Distance: 2-10 kms
Difficulty: moderate to difficult (there are several choices of hiking trails in the area)
This is the most accessible hiking trail in Quy Nhon. Situated in Gheng Rang Park at the southern end of the main beach, it’s a short walk from the hotels on An Duong Vuong St. The park also offers a decent restaurant/cafe (Queen’s Restaurant / Nhà hàng Hoàng Hậu) as well as a memorial to the revered Vietnamese poet Hàn Mặc Tử. There is also a cluster of souvenir stands near the memorial.
There’s a road through the park that skirts the base of the mountain on the seaward side. This finishes at a gate at the south end of the hill, about 2.4 kilometres from the restaurant. This road provides the best access to the various trails over and around Xuan Van Hill. There are quite a few trails to choose from here – there’s a network of old (and new) logging trails as well as many cow trails.
- Queen’s Restaurant / Nhà hàng Hoàng Hậu
This is a good start/finish point for hiking on the hill. You can park your bicycle/motorbike here securely, and all the taxis know where it is. I’ve got mixed feelings about this restaurant, though. It has one of the best views of any restaurant in Quy Nhon, but there are a few negatives: the service is terrible, quality of food can be inconsistent, and prices are somewhat higher than most other restaurants in Quy Nhon. They do a good breakfast phở, however, and it’s a good place to finish your hike – drinks, cold beer, ice cream, coffee and so on.
- Short cut to main trail
This used to be my favourite trail for accessing the hill, but the bulldozers recently came in and attacked it making the trail much less interesting. The bulldozers were followed by the loggers who chopped down most of the shade trees. Fortunately, it’s only about 400 metres that’s affected and the local vegetation recovers fairly quickly. In another year or two it will revert to the nice little trail I used to know and love. Except for the shade, of course. The trail joins the main trail about 200 metres from the road.
- Start of main trail
I’ve recently changed my preferred hiking trail. This new one is a bit further from the main park area. You can see from the map that there is an early fork. The left trail very quickly becomes very steep with plenty of loose rocks and little cover from the sun. It’s a nice challenge, but if you’re after a more laid-back hiking experience I’d suggest taking the right trail.
- The Steps
There is a set of steps leading to the top of the hill. These are moderately easy, but the slope is around 25% (800 m long and 200 m high). These were built by the local Catholic community and lead to the statues at the top of the hill. As you ascend/descend you get a great view of the Quy Hoa valley to the south. There are markers along the trail to show your progress. The are labelled with Roman numerals from I to XIV, apparently to correspond to verses of the Bible, or books, or commandments, or something. You can get to the steps by walking along the road from Hoang Hau Restaurant in the park (a 2.2 km scenic stroll) or from the southern gate. Be aware that admission is sometimes charged at this gate.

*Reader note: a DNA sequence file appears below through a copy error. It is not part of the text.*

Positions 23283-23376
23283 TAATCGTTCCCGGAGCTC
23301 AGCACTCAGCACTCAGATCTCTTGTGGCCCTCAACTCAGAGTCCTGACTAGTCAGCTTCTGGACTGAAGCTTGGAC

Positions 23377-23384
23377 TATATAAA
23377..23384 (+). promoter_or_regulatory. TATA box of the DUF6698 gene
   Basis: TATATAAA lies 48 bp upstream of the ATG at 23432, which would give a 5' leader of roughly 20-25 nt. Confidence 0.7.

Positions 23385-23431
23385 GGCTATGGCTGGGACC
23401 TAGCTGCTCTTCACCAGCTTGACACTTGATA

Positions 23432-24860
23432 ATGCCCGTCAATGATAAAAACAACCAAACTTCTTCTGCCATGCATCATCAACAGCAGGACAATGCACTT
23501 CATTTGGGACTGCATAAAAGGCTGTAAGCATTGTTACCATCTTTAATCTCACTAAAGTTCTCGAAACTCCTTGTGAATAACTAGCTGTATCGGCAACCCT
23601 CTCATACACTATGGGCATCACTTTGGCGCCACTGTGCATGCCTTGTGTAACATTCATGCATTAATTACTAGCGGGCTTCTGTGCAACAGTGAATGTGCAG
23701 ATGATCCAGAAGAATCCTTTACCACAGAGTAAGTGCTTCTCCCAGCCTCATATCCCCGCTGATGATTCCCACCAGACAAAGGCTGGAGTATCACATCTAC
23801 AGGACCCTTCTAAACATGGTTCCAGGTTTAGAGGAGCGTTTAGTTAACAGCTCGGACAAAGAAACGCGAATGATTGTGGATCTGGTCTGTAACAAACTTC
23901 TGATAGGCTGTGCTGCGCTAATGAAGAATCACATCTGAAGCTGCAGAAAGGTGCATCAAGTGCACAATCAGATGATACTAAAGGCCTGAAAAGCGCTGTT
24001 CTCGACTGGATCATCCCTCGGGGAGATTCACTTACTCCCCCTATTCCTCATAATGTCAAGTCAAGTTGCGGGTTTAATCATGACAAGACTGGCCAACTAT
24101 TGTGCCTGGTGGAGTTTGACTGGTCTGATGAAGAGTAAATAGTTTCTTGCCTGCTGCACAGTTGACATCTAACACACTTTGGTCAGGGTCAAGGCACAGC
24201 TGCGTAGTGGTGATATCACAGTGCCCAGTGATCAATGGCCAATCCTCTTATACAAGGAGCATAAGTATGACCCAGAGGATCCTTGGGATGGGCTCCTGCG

- Statue: The Virgin Mary
There’s a six metre tall statue of the Virgin Mary at the top of the steps. This is a popular pilgrimage of sorts with the local Catholic population, particularly on Saturdays and Sundays. During the week, however, you are likely to be the only person up here. From this point you get a great view of Quy Hoa valley as well as the coast to the south. There are also benches and a couple of shade trees here. Note the presence of a lightning rod – I wouldn’t want to come here during an electrical storm.
- Statue: Jesus on the Cross
A hundred metres further up the trail is a statue of the Crucifixion. This stands at the summit of the hill. This is one of the best views of Quy Nhon City in the area. Looking to the north past the city you can also see Quy Nhon Bay, the Thi Nai Bridge and the northern coast. There are several trails going down the north side of the hill from this point. Bring a picnic lunch.
The loop goes down to the road on the west side of the hill, a lovely little downhill stretch. Once you get to the road, turn left and follow the road uphill for a hundred metres or so. There’s a narrow trail that leads back up the hill. Be aware that this is the steepest section of trail by far. If it’s wet, traction is very poor. I find my trekking poles indispensable for this section.
[Update: two days after writing the above I went back for another reccie. Two fences have been built blocking off the road at the bottom. These have been reinforced with organic barbed wire – thorn bushes. You can climb over them but care must be taken.]
[Update 2: I’ve now found another trail that bypasses the fences. I’ll post an edited map soon.]
- Main Trail
This is the easiest and most scenic trail from the road to the summit. Note, however, that parts of it are quite narrow. Several sections are covered with loose rocks and footing can be tricky. Sandals are not recommended.
As you can see from the image, there are lots of choices. The shortest way to the top is to start from the bottom of the steps (4-5-6), about two kilometres. Sandals are fine, but it’s quite steep. The most enjoyable way, in my opinion is by following the main trail to the summit, then descending down the steps back back along the road (1-2-8-6-5-4) – this is just over five kilometres. If you really want a challenge, follow the trail I recorded* to make the map. This involves three ascents to the top, nearly 600 metres of upward hiking and a total distance of just over ten kilometres. It’s worth it, though.
*Right-click the link select “Save link as…” or similar. Most GPS units and navigation apps allow you to read GPX files.